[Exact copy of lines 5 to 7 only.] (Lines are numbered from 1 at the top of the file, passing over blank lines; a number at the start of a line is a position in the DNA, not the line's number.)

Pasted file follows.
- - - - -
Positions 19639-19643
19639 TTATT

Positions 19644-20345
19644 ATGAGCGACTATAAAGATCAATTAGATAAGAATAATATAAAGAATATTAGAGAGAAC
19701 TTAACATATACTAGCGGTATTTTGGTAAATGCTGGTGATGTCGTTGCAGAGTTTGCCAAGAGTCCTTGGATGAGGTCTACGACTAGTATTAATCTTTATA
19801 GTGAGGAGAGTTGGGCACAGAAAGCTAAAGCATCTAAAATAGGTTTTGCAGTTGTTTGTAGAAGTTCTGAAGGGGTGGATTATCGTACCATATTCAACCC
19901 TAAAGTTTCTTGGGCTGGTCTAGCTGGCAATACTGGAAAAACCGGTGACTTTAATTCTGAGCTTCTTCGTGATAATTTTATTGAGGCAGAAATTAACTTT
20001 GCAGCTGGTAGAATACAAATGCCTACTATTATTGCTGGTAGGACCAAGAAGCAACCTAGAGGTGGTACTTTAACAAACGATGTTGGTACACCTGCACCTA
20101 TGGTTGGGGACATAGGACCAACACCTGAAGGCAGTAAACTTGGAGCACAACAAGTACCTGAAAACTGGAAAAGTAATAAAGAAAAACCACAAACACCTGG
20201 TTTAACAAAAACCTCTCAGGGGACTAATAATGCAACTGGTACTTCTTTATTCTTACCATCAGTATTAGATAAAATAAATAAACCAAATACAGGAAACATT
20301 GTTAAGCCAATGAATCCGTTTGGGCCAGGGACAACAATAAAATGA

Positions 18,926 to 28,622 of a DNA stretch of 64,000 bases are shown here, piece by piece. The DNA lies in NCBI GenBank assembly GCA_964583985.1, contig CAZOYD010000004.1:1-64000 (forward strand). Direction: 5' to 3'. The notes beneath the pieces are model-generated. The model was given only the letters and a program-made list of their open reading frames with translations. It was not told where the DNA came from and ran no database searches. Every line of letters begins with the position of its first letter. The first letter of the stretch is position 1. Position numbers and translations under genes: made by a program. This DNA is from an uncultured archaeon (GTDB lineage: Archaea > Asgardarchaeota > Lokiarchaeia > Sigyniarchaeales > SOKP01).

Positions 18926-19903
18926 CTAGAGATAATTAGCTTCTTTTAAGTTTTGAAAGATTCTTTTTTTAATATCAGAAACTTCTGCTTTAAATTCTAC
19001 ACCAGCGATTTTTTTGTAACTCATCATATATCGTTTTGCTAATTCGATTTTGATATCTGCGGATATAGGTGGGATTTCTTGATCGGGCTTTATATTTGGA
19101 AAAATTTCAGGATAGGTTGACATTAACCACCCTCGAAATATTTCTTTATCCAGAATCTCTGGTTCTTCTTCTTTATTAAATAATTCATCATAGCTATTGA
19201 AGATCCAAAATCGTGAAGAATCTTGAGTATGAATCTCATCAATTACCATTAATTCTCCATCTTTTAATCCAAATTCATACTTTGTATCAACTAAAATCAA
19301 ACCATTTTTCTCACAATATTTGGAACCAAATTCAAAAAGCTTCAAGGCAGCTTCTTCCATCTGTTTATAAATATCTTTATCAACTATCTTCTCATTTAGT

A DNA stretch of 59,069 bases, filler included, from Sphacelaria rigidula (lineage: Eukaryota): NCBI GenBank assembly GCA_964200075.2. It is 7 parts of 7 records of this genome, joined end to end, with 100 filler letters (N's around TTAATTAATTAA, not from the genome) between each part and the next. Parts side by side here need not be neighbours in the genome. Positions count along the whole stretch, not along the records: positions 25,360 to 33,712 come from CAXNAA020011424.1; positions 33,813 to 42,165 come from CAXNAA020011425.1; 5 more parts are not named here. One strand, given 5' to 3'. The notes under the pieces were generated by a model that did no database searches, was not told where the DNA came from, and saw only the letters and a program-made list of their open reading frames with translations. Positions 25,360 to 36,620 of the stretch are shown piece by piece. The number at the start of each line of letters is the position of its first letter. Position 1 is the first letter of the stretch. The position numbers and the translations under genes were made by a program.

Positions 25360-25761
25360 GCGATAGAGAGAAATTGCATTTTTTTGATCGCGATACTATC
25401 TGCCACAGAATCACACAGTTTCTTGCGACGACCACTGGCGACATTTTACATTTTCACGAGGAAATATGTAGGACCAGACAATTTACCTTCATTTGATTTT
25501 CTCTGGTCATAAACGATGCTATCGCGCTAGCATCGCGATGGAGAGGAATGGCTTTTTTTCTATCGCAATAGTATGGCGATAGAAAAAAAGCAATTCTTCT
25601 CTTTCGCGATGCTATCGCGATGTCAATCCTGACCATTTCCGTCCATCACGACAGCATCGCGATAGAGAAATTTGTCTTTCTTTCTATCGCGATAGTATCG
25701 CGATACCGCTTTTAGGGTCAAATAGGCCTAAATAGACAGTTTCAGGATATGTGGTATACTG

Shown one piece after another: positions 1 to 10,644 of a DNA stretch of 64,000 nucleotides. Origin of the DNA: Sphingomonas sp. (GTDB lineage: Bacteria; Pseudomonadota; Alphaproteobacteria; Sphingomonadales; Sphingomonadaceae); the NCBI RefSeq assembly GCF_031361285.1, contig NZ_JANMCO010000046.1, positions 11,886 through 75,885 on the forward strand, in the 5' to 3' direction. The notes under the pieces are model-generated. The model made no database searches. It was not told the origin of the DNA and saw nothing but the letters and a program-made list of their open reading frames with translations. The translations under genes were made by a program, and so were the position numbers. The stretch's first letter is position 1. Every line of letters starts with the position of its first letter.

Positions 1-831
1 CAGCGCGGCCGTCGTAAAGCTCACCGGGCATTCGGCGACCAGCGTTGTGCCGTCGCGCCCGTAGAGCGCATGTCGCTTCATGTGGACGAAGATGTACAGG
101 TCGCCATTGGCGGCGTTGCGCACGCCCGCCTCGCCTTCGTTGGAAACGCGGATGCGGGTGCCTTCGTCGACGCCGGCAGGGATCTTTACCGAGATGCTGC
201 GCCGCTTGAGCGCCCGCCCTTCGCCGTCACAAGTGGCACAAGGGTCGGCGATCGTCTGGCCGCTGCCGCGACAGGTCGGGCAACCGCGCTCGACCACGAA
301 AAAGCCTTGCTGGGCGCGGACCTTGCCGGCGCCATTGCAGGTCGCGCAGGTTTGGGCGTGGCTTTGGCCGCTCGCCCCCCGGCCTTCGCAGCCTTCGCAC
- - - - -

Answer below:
19701 TTAACATATACTAGCGGTATTTTGGTAAATGCTGGTGATGTCGTTGCAGAGTTTGCCAAGAGTCCTTGGATGAGGTCTACGACTAGTATTAATCTTTATA
19801 GTGAGGAGAGTTGGGCACAGAAAGCTAAAGCATCTAAAATAGGTTTTGCAGTTGTTTGTAGAAGTTCTGAAGGGGTGGATTATCGTACCATATTCAACCC
19901 TAAAGTTTCTTGGGCTGGTCTAGCTGGCAATACTGGAAAAACCGGTGACTTTAATTCTGAGCTTCTTCGTGATAATTTTATTGAGGCAGAAATTAACTTT